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When should I see a doctor about strep throat?

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For your little ones, call the doctor right away if:

You should also contact the doctor if:

  • An infant is 12 weeks or younger and has a temperature of 100.4 F or higher
  • A fever goes above 104 F in any child
  • A child younger than 2 has a fever lasting more than 24 hours
  • A child 2 or older has a fever for more than 72 hours
  • A sandpaper-like rash appears that quickly spreads from the face to the neck and the rest of the body 

From: What Are the Symptoms of Strep Throat? WebMD Medical Reference

Reviewed by Louise Chang on September 9, 2018

Medically Reviewed on 9/9/2018

SOURCES:

MedlinePlus.gov: “Sore Throat.”

KidsHealth.org (Nemours Children’s Health System): “Strep Throat.”

European Centre for Disease Prevention and Control: “Streptococcal pharyngitis (strep throat).”

Cleveland Clinic: “Diseases & Conditions: Strep Throat.”

Centers for Disease Control and Infection: “Is It Strep Throat?”

“Antibiotics Aren’t Always the Answer,”  “Scarlet Fever: A Group A Streptococcal Infection,” “Group B Strep Infection in Adults.”

American Family Physician : “Common Questions about Streptococcal Pharyngitis.”

Clinical Infectious Diseases : “Clinical Practice Guideline for the Diagnosis and Management of Group A Streptococcal Pharyngitis: 2012 Update by the Infectious Diseases Society of America.”

American Academy of Pediatrics (healthychildren.org): “When to Call the Pediatrician: Fever.”

Mayo Clinic: “Diseases & Conditions: Strep throat,” “Diseases & Conditions: Mononucleosis.”

PubMedHealth (National Center for Biotechnology Information): “Strep Throat: Symptoms.”

American Academy of Otolaryngology -- Head and Neck Surgery: “Tonsils and Adenoids.”

FamilyDoctor.org: “Strep Throat: Symptoms.”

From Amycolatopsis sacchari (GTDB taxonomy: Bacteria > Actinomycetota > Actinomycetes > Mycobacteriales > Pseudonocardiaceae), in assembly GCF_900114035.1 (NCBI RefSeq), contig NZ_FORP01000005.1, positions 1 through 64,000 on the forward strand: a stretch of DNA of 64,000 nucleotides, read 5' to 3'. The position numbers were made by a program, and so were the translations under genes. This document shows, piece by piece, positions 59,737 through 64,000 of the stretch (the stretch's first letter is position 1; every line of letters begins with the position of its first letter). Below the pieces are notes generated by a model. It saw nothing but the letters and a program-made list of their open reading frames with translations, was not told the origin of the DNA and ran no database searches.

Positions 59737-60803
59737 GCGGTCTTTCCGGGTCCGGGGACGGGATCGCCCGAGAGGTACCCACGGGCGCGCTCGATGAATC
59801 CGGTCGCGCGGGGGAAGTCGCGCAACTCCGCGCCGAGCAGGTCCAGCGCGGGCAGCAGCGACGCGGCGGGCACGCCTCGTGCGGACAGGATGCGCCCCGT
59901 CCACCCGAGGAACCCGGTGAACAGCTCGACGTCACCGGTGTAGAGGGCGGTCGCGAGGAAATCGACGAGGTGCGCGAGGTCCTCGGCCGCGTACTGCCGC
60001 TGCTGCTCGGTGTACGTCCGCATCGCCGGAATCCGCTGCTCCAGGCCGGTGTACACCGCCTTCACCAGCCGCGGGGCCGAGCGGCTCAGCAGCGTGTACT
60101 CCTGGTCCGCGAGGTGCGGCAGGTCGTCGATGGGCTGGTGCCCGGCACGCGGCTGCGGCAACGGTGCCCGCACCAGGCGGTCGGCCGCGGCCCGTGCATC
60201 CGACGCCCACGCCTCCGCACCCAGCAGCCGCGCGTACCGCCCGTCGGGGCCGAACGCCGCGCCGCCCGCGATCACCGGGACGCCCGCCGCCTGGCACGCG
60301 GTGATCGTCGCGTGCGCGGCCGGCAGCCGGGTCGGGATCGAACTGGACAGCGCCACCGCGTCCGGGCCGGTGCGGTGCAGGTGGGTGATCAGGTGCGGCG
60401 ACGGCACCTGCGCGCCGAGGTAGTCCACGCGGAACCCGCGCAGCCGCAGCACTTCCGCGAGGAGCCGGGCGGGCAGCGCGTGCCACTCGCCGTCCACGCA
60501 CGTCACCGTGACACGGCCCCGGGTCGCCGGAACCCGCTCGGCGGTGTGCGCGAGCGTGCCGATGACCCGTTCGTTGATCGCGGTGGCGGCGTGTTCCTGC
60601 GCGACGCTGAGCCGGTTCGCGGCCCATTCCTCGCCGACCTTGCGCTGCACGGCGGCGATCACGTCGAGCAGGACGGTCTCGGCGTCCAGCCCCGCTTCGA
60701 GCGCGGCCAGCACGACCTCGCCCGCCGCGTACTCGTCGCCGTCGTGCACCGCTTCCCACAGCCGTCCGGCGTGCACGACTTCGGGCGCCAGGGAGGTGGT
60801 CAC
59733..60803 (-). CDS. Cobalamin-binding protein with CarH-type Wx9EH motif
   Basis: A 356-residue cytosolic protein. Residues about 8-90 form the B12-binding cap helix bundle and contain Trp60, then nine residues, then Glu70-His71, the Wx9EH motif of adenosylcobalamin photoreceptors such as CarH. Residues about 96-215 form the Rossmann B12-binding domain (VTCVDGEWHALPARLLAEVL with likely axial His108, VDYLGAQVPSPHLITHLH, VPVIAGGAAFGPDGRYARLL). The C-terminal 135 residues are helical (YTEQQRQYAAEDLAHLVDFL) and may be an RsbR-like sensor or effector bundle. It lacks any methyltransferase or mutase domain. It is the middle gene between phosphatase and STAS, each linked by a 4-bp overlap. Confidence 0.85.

University of Michigan Health System: “Swollen Lymph Nodes.”

Reviewed by Louise Chang on September 9, 2018

SOURCES:

MedlinePlus.gov: “Sore Throat.”

KidsHealth.org (Nemours Children’s Health System): “Strep Throat.”

European Centre for Disease Prevention and Control: “Streptococcal pharyngitis (strep throat).”

Cleveland Clinic: “Diseases & Conditions: Strep Throat.”

Centers for Disease Control and Infection: “Is It Strep Throat?”

“Antibiotics Aren’t Always the Answer,”  “Scarlet Fever: A Group A Streptococcal Infection,” “Group B Strep Infection in Adults.”

American Family Physician : “Common Questions about Streptococcal Pharyngitis.”

Clinical Infectious Diseases : “Clinical Practice Guideline for the Diagnosis and Management of Group A Streptococcal Pharyngitis: 2012 Update by the Infectious Diseases Society of America.”

American Academy of Pediatrics (healthychildren.org): “When to Call the Pediatrician: Fever.”

Mayo Clinic: “Diseases & Conditions: Strep throat,” “Diseases & Conditions: Mononucleosis.”

PubMedHealth (National Center for Biotechnology Information): “Strep Throat: Symptoms.”

American Academy of Otolaryngology -- Head and Neck Surgery: “Tonsils and Adenoids.”

FamilyDoctor.org: “Strep Throat: Symptoms.”

University of Michigan Health System: “Swollen Lymph Nodes.”

Reviewed by Louise Chang on September 9, 2018

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THIS TOOL DOES NOT PROVIDE MEDICAL ADVICE. It is intended for general informational purposes only and does not address individual circumstances. It is not a substitute for professional medical advice, diagnosis or treatment and should not be relied on to make decisions about your health. Never ignore professional medical advice in seeking treatment because of something you have read on the WebMD Site. If you think you may have a medical emergency, immediately call your doctor or dial 911.

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